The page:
Finally, GrIDsure is not a perfect solution, it's a technology which can be applied to solutions to make them easier to use & stronger. The job now is for the industry to find applications for the technology, so that we can all have easier, safer lives.
Bringing the problem into the light
The majority of our population do not think about the problems associated with ID cards or the potential of safe banking if money was spent - BECAUSE THEY HAVEN'T BEEN TOLD ABOUT THEM!
I can only hope that if a Tsar is appointed, the issue is shown to be the problem that it is, the public is informed and demands action.
As far as credit card fraud is concerned - have a look at the article on GrIDsure, also in this wonderful Register of ours. It takes a lot of the expense out of the equation.
Mobile Phone & Text Message
There are two ways that GrIDsure could be used for these auth's, including a mobile device. The first would be simply a time-sync with host and an applet on the mobile, so you open the app & a grid is on the mobile screen, then key in the digits into the ATM or PoS device. That would be like using a secure OTP Token, but even better, as even if the phone is stolen, the grid shown gives nothing to the thief.
The second would be to use transaction details sent to the mobile, which would wake the app, then be asked if the transaction is one you would like to carry out - are you really trying to buy this item from this vendor for this much? - If you say Yes, the transaction details can be used to seed the algorithm to generate the grid numbers. Then you take the numbers and key them into the browser.
That creates a reactive, transaction specific, out-of-band authentication. It also means that both the phone and the PC can have spyware and the system still has an amount of security.
What do you think?
Gentlemen, the mathamatical study was carried out by Prof. Richard Weber, the Director of Cambridge Universities Statistics Laboratory. The maths is sound.
The numerics 0-9 are placed into a 5x5 grid, therefore 25 cells, 2.5 repititions of each digit. The PIP is selected by choosing 4+ cells, OR the same cell 4 times if you wanted.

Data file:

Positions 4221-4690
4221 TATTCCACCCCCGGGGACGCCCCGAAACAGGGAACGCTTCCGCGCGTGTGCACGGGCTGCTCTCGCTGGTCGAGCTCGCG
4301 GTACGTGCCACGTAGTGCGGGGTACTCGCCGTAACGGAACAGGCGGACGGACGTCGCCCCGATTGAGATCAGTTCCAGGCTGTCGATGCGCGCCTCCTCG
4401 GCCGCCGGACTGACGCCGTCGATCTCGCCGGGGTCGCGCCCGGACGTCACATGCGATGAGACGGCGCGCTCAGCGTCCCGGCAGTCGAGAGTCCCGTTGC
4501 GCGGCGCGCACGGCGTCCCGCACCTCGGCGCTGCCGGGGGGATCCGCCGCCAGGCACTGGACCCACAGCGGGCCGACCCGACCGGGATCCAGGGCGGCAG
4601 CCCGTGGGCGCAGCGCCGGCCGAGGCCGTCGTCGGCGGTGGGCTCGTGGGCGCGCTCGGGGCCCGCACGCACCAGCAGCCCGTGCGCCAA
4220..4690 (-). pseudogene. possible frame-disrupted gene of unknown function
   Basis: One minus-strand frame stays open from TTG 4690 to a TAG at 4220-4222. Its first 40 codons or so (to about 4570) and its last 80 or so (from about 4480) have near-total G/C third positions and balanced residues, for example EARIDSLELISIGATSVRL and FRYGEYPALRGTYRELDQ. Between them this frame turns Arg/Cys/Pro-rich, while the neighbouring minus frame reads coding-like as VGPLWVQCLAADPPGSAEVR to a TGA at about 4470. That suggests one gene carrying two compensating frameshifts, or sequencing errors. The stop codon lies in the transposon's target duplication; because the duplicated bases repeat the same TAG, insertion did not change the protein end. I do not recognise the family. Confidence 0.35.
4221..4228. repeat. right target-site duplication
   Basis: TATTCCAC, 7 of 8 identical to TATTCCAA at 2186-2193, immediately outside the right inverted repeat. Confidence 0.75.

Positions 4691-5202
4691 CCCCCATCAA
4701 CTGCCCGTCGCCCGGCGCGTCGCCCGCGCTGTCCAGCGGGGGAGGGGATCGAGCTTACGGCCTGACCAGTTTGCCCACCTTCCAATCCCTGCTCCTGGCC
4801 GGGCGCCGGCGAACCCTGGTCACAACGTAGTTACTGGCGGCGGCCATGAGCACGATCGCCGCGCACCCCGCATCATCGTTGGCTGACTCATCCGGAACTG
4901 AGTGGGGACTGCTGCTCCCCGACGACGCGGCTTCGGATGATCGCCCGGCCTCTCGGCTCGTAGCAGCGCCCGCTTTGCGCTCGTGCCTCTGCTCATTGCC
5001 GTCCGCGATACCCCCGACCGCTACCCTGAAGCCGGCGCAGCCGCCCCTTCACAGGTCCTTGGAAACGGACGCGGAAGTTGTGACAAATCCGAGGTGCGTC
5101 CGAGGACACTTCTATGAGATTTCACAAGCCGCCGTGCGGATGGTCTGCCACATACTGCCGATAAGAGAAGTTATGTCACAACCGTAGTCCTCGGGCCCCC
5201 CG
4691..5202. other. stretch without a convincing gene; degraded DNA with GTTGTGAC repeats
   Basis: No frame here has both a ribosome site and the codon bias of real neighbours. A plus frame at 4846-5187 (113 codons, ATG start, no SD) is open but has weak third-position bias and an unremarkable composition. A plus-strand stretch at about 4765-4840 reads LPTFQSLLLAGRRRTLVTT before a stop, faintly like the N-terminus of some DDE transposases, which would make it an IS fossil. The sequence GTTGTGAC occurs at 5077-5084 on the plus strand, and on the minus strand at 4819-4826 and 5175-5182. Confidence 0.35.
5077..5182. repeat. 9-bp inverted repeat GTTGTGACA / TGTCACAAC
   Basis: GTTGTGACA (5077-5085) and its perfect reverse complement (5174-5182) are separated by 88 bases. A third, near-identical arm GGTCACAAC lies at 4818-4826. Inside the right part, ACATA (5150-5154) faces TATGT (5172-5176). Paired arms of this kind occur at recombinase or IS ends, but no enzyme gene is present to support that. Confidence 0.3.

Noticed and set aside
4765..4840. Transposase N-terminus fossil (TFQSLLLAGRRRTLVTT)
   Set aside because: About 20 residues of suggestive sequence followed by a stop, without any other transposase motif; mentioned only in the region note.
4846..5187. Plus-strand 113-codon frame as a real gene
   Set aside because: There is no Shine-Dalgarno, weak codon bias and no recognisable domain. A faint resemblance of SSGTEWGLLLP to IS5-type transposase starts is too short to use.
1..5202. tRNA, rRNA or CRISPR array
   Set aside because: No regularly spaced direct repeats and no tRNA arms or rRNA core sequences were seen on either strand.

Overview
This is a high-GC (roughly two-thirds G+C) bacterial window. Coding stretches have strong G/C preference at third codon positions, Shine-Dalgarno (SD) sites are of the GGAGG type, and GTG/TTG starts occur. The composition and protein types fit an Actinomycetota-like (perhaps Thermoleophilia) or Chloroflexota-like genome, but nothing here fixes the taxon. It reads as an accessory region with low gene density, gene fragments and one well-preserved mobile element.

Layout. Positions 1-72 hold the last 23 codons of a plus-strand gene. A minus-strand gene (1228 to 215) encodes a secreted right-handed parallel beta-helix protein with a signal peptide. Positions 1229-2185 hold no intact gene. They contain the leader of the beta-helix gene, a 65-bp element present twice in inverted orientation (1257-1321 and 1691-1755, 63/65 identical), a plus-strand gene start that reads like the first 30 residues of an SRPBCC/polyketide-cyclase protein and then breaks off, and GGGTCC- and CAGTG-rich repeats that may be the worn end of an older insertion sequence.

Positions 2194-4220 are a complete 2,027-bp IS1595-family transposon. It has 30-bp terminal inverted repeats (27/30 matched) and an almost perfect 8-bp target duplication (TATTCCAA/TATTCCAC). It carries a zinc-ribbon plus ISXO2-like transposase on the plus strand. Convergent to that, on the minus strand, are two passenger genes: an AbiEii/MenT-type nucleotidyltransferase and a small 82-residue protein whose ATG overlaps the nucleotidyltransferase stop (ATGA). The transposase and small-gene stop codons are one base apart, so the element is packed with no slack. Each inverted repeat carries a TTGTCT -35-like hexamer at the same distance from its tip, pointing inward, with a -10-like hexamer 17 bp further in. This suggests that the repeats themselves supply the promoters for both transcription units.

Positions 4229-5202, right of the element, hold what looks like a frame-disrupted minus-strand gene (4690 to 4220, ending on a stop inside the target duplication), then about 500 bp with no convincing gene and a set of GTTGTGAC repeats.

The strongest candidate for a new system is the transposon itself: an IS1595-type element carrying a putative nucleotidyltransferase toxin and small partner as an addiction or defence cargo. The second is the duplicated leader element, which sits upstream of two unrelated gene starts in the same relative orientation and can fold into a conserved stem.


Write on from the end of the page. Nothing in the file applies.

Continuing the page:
Each time a challenge grid is shown to the user, he has a new sequence of numbers, which corespond to his PIP, the constant pattern.
There is always a chance of guessing the PIN of 1 in 10,000, if 4 digits are used. But it will be useless next time.
Duplication of digits & the partially sighted
the reason for multiple repititions of the digits is to stop a shoulder surfer being able to get the pattern. If a 4 digit PIP is still used, then there would still be a 1 in 10,000 chance of guessing the PIN, but not the PIP.
The conversations have been had with the RNIB to get GrIDsure into formats capable for the partially sighted. Bloor have put out an article on just this subject.
The card is a way of remembering your PIN, GrIDsure is a means of creating a new PIN each time, just like using a token, but no additional hardware. You don't have a PIN anymore, just a shape to remember.
One Time passwords
The answer might be to generate one time PINs or Passwords.
If we don't exchange the shared secret, that would enable us to lower the number of PINs / passwords, make them easier to remember, and stronger. At present we are all relying on tokens, but there is an idea & company that can do it without additional hardware. One factor authentication could be viable again.
Has anyone else seen GrIDsure? They have a means of generating a one-time pass-code, without hardware, that can also be used as a means of reverse authentication.
- Fee fie Firefox: Mozilla's lawyers probe Dell over browser install charge
- Did Apple's iOS make you physically SICK? Try swallowing version 7.1
- Pics Indestructible Death Stars blow up planets using glowing KILL RAY
- Neil Young touts MP3 player that's no Piece of Crap
- Review Distro diaspora: Four flavours of Ubuntu unpacked